Harvard University Joins Other Ivy League Schools in Reinstating SAT and ACT for Admissions

In a move following the lead of Ivy League counterparts like Yale, Dartmouth, and Brown, Harvard University has revealed its plan to reintroduce the standardized testing requirement for admissions starting with the Class of 2029.

“Applicants to Harvard College for the fall 2025 term will need to submit standardized test scores,” Harvard’s Faculty of Arts and Sciences declared on Thursday. “This updated policy will be in place for the Class of 2029 admissions process and will be reviewed regularly.”

Initially, Harvard had stated that the test-optional policy would remain until the Class of 2030 applications, as reported by The Harvard Crimson.

The university specified that while the SAT or ACT is acceptable “to fulfill the standardized test requirement,” other qualifying tests will be considered “in exceptional cases where those tests are not accessible.”

Yale:One Ivy League school returning to SAT and ACT admission tests, citing study findings

Decision Influenced by a Range of Factors

Hopi Hoekstra, the Edgerley Family Dean of the Faculty of Arts and Sciences, stated on Thursday that the choice to reintroduce testing after nearly four years was based on multiple factors.

“Standardized tests provide a means for all students, irrespective of their backgrounds and life experiences, to offer predictive information for success in college and beyond,” the Family expressed in a statement.

The dean highlighted that when students opt not to submit their test scores, they might withhold valuable information that “could have potentially improved their application.”

“In essence, more information, especially such highly predictive information, is crucial for identifying talent across the socioeconomic spectrum,” the Family added.

In line with other Ivy League institutions, Harvard referenced research by Professors Raj Chetty and David J. Deming from Harvard along with John N. Friedman, which highlighted that standardized tests play a vital role in identifying “promising students from less-privileged high schools, especially when combined with other academic credentials.”

Test Scores One Facet of the Application

Nonetheless, the university underlined that standardized test scores are just one part of the application process, and that the admission committee evaluates each application comprehensively prior to decisions.

“Test scores can offer significant insights into a student’s application,” stated William R. Fitzsimmons, the Dean of Admissions and Financial Aid. “Yet, they represent only one element among many that our admissions committee considers when evaluating the entire individual.”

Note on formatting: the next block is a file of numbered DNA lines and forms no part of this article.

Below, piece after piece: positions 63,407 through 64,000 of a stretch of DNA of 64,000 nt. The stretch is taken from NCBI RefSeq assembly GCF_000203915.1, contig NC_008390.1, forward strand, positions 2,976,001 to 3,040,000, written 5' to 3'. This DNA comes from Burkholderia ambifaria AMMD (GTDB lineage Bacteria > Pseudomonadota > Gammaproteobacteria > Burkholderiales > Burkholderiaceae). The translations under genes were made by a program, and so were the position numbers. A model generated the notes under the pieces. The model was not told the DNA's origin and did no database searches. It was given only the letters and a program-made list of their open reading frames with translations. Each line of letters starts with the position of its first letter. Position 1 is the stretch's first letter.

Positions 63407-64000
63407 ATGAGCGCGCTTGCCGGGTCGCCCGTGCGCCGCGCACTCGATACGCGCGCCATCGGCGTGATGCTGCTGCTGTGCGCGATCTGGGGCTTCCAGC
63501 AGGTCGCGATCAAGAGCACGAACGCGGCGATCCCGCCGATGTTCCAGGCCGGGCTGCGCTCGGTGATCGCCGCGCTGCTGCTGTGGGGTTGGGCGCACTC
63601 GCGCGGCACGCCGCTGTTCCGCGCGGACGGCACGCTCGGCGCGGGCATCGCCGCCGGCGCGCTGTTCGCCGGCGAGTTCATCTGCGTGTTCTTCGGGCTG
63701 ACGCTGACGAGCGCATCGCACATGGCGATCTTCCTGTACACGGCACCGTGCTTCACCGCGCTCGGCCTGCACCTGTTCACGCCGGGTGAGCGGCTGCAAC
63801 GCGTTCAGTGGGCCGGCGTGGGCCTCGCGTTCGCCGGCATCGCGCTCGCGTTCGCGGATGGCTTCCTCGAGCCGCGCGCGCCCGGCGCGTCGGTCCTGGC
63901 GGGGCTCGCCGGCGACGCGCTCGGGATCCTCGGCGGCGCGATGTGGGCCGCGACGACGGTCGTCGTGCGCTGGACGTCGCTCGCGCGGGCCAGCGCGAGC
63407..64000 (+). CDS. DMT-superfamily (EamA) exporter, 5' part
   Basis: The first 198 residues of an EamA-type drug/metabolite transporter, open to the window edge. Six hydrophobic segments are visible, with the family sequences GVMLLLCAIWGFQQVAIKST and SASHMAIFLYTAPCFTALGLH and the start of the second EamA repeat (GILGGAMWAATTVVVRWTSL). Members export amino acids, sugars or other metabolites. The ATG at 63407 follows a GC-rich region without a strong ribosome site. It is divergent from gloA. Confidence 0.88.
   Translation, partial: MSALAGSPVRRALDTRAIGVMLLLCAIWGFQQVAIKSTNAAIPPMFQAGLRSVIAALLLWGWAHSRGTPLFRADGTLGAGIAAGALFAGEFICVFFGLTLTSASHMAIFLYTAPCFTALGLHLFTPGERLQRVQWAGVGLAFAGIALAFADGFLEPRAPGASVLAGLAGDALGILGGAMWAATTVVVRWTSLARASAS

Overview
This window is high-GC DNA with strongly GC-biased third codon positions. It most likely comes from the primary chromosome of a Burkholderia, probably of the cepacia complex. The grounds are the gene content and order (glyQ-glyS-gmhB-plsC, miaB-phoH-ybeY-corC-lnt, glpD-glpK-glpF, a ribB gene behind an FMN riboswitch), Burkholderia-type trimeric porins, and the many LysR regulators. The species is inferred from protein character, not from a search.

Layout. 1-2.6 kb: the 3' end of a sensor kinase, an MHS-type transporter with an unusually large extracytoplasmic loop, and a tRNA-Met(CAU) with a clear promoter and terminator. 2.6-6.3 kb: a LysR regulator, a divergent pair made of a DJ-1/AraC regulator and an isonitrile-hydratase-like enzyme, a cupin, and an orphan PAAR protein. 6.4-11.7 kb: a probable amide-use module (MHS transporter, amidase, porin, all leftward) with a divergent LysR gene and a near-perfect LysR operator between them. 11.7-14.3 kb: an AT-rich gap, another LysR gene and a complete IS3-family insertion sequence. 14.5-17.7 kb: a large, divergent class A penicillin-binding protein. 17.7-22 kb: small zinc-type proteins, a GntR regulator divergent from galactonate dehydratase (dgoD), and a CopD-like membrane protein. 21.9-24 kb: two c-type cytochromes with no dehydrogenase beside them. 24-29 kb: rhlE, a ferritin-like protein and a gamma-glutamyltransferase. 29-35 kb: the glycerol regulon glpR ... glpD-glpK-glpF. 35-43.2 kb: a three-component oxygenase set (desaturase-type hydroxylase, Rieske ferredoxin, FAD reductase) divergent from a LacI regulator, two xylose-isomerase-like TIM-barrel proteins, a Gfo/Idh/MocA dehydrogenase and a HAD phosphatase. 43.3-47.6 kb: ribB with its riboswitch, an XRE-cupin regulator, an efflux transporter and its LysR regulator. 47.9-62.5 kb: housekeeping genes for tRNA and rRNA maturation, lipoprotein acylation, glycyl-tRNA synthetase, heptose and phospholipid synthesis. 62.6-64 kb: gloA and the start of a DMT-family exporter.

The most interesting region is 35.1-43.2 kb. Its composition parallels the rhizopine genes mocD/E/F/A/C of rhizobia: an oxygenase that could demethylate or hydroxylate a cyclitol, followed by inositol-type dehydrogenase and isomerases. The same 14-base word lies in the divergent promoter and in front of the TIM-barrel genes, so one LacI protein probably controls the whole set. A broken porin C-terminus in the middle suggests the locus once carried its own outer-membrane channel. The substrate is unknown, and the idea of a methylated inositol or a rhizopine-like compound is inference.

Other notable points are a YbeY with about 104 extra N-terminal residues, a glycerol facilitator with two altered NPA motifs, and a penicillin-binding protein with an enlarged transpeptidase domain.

Harvard, like many other educational institutions nationwide, had removed SAT and other standardized testing requirements in June 2020 due to pandemic-related testing limitations. While submission of scores remained optional for subsequent application cycles, the Class of 2028 was the fourth to accept applications without test scores.

“Throughout the admissions process, we aim to attract students from diverse backgrounds across the country and worldwide, encompassing various life experiences, to bring to Harvard a multitude of fresh perspectives, questions, and aspirations,” the Family highlighted.

‘Des destinées de l’âme’:Harvard removes human skin used as binding for 1880s book, apologizes

What else has the left got wrong?Using the SAT, ACT in college admissions isn’t ‘racist.’

Ivy League Institutions Reintroducing SAT Requirements

In February of this year, Yale and Dartmouth both announced the reinstatement of standardized testing requirements for undergraduate applicants.

Dartmouth College stated that the “test-optional admission policy” introduced in June 2020 was never intended to become standard practice, but rather a temporary pause in light of prevailing circumstances. The university was the first among the Ivy League to make this move.

Both Yale and Dartmouth indicated that their decision to reinstate testing followed years of research and study, with Yale pointing to data suggesting that “test scores are the most significant predictor of a student’s future grades at Yale.”

Meanwhile, Brown declared in March its intention to restore standardized testing for the Class of 2029.

Other articles

Post Image
Education
Parents Joining Their Kids on Stage at Graduation: Embracing the Spirit of Community

When Yanelit Madriz Zarate walked across the stage at a University of California …

Read More
Post Image
Colleges
California University Leader Believes Year-Round Operations Will Boost Enrollment

EdSource’s journalism is always free for everyone — because we believe an inform …

Read More
Post Image
Education
Maryland Superintendent Calls for Increased Efforts to Expand State’s Teacher Workforce

Maryland State Schools Superintendent Carey Wright emphasized on Tuesday the imp …

Read More